Forget the Olympics — Canada’s real winning event is global reputation.
We have dominated the Reputation Institute’s Country RepTrak for years, placing first in four of the past six surveys — the only country to win gold more than once in that time.
In the latest survey, Canada fell to tie for its lowest placement ever — second place. You can blame this brutal silver-medal finish on Sweden, which scored slightly better than Canada, at 78.3 out of 100, to our 77.8.
“Even though it ranks first, Sweden is on par with Canada and Switzerland as countries with the best reputation,” the institute said in its report.
The study, which used data from 58,000 respondents around the world, surveyed people’s attitudes about countries in three dimensions:
- Effective government and quality of institutions
- The level of economic development
- Lifestyle and environment
“Countries’ reputations take a long time to build, but can drop in an instant,” the report said.
To illustrate that point, it noted that violence and unrest in Turkey led to a steep drop in tourism, and a decline in its reputation ranking to 58th place this year from 39th the year before — the largest drop in the survey.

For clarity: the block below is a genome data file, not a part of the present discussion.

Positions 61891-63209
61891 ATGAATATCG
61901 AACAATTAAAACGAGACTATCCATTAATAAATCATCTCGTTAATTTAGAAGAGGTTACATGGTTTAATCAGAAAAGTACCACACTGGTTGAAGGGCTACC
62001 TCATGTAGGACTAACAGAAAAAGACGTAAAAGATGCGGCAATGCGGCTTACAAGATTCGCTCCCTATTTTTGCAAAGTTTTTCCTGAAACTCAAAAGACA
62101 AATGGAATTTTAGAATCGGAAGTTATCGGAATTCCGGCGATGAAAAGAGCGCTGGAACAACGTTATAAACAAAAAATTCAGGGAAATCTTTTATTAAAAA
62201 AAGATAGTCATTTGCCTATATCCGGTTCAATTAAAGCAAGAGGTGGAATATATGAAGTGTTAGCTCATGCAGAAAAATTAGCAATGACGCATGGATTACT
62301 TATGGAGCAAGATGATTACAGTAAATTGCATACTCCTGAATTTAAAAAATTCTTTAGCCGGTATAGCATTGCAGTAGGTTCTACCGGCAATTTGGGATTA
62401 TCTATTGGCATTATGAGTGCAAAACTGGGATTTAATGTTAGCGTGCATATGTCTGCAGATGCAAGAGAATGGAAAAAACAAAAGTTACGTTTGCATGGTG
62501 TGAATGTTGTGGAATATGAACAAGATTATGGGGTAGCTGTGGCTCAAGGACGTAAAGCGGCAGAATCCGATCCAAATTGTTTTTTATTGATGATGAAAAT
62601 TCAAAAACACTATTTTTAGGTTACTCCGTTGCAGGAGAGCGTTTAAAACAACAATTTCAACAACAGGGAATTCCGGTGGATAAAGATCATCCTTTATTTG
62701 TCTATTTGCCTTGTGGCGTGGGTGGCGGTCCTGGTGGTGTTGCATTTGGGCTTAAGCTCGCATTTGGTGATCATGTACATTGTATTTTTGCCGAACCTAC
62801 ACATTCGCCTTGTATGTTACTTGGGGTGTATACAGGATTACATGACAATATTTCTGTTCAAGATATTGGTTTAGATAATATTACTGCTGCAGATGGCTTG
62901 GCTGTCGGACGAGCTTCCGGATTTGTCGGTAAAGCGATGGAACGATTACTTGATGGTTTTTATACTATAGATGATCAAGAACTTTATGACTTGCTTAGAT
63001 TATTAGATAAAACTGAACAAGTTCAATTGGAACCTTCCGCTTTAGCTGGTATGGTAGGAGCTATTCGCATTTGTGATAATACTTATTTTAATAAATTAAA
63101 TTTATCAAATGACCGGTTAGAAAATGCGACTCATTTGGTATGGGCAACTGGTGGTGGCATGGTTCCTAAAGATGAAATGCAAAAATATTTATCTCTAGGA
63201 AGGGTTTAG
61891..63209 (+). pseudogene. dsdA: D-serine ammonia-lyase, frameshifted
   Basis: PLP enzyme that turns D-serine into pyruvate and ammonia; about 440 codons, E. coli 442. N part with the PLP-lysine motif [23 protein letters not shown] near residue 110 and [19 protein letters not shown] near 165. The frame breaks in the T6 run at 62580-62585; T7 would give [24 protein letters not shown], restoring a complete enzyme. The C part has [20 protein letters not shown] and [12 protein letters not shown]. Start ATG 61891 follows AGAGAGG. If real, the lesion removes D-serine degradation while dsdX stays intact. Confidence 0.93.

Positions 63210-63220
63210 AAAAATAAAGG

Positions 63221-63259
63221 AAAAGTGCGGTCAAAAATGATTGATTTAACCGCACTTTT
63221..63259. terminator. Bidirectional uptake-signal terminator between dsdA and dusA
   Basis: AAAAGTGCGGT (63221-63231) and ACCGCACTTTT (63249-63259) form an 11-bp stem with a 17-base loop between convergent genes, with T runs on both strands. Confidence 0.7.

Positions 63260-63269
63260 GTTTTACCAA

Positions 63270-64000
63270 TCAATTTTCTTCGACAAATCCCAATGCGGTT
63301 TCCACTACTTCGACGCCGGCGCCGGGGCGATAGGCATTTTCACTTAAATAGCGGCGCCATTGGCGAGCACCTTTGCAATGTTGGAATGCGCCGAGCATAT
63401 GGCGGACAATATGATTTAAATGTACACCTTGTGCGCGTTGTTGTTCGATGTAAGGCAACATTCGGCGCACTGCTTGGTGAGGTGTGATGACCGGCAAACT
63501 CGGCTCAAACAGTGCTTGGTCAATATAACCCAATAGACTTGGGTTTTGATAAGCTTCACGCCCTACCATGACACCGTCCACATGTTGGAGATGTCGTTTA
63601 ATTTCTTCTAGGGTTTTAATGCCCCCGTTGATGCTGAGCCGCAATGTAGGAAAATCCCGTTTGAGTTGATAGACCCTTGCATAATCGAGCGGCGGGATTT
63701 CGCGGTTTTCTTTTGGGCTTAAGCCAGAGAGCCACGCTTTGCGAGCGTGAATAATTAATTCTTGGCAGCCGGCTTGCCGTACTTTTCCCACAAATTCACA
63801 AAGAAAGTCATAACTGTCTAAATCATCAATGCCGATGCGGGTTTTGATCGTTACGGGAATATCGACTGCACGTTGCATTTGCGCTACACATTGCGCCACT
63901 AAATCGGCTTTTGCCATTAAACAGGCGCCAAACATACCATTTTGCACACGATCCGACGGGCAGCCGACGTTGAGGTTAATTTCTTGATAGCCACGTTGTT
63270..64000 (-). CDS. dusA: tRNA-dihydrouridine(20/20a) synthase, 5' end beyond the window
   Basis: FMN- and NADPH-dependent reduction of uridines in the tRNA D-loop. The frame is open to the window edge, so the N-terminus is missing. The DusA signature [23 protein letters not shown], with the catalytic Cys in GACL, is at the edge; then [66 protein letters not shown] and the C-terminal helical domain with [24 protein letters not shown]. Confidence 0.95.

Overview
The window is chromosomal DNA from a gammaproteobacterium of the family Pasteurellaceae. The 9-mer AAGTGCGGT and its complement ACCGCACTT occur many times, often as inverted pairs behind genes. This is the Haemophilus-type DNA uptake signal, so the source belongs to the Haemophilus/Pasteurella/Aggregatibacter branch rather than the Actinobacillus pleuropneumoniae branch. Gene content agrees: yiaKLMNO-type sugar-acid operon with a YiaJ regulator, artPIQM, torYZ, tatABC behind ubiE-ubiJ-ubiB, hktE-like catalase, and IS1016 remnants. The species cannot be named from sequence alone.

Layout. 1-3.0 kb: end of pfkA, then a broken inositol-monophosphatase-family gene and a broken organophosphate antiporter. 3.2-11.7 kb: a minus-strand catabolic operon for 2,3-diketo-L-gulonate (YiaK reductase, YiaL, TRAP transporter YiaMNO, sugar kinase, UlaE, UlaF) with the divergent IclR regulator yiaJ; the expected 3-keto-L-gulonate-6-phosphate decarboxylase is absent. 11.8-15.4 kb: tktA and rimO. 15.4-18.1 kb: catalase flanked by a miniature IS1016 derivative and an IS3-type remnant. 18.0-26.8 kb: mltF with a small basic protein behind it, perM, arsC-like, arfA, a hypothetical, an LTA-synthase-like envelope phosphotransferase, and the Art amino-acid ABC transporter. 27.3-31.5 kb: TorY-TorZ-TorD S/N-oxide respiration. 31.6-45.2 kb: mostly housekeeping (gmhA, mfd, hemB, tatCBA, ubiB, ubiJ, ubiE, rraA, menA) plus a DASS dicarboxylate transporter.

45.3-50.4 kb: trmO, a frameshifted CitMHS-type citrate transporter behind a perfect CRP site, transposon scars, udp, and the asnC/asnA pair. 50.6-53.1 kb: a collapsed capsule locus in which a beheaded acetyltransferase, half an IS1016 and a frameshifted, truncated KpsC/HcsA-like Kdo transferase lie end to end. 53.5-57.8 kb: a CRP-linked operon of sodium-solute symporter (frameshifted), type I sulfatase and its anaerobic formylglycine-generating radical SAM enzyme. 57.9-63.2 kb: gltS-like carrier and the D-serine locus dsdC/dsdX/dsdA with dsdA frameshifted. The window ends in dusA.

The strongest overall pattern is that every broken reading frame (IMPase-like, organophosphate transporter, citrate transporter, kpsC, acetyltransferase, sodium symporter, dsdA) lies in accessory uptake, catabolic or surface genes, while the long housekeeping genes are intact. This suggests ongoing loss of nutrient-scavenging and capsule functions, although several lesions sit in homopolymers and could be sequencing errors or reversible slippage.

And in contrast, the Reputation Institute pointed to a tongue-in-cheek story in The New Yorker, which declared that Canada was beginning to worry about a flood of American refugees into the country, following Prime Minister Justin Trudeau’s unbearably cute photo-op with a pair of pandas.
Canada ranked particularly strongly in the “appealing environment” category, topping this year’s ranking. But it was held back from first place by a fifth-place ranking on effective government and a sixth-place ranking on the economy.
"While Canada leads the world in external perceptions as a great place to study or visit, the research shows we can improve the perception of the nation as a business destination and desirable investment environment," said Daniel Tisch, CEO of Argyle Public Relationships.
"With a long-term program to build a better business brand, backed by tangible policy change and delivery of positive business experiences, Canada can regain its status as the world's most reputable nation.”
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